Pet projects, course projects, community projects, and internships. Engaging in or working on these activities can definitely help you land your first job—and, even entry-level positions at your dream company.
A pet project is something you’re passionate about. You start small and keep building on top.
Working on a pet project teaches you new skills and improves your problem-solving aptitude. What differentiates tutorials and basic courses from real apps is hitting edge cases and building a more complex application than a generic login form or a CRUD dashboard that doesn’t validate data properly.
Course projects and community projects are about teamwork. Oftentimes, documentation is as well. Most people figure out that version control is needed in some capacity and hit real-case scenarios of overriding code, merge requests, missing bits, and pieces, and improper testing.
Internships teach how “work” works. Sticking to business hours. Office collaboration. Teammates slapping you on the hand for implementing changes without thinking about context. Studying the importance of context and business results in seeing the grand scheme of things. Understanding work at scale.
Going to meetups, conferences, and seminars helps you meet people who work in tech. These events are full of chances to learn and make connections. You’ll meet experts and others who love tech. Participating in talks and discussions at these events also helps you learn about new tech trends and shows others you’re interested and knowledgeable.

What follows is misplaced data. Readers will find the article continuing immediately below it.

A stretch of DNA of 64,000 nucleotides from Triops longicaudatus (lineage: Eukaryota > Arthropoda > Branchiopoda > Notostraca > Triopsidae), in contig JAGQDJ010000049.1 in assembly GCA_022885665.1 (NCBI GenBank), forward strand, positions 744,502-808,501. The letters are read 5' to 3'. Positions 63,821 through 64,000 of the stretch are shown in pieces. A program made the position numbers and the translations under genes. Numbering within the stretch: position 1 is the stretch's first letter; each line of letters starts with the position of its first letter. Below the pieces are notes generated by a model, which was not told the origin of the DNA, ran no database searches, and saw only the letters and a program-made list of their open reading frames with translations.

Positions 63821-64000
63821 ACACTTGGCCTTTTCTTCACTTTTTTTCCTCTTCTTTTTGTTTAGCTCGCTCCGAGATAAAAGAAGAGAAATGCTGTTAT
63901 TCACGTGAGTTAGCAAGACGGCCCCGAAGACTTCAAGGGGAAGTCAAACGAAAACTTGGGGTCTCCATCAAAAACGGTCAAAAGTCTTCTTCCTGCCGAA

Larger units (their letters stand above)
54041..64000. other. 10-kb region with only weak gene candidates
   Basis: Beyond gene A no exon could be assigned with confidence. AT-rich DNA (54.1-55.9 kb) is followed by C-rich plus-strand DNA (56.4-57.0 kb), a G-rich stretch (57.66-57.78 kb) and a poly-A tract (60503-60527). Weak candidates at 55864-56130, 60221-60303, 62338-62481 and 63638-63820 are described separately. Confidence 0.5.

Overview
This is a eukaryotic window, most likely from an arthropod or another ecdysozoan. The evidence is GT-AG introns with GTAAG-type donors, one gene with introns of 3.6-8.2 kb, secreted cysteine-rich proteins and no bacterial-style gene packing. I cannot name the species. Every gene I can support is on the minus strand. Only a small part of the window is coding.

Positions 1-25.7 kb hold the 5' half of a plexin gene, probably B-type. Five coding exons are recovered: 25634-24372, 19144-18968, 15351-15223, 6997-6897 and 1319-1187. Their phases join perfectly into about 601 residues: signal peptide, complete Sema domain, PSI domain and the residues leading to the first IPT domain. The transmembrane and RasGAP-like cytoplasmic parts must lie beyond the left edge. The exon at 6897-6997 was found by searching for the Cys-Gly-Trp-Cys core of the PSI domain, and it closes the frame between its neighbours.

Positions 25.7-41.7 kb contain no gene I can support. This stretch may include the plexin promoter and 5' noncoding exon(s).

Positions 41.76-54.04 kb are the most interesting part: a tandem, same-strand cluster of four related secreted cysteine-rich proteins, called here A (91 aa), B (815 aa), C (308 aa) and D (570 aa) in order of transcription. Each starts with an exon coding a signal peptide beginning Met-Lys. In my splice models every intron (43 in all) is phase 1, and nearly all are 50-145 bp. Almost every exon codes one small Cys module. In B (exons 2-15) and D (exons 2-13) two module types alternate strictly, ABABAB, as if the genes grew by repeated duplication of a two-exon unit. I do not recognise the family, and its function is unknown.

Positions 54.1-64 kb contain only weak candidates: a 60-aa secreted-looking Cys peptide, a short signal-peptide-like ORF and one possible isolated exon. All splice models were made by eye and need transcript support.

Online networking is just as important. Joining IT forums and online communities keeps you up-to-date with tech news. In these online groups, you can ask for advice, help others, and talk about your own tech experiences. This helps you build a good online reputation in the tech world.
Networking is about making real connections, not just collecting contacts. It’s about finding people who can help you grow in your career, offer advice, and open new opportunities. Be open to meeting new people and sharing your ideas and knowledge. This can help you in your IT career.
These are skills that can be very valuable to your prospective company, but you cannot easily learn these skills unless you gain sufficient relevant experience somewhere.
All of those bring bonus points, and usually, a way to cross-check references (via a coding portfolio and/or mentors to talk to.)
Which of these options have you already worked on? How was the experience?
Do you feel the need for more experience? Share with us what is holding you back. Feel free to contact us with your questions!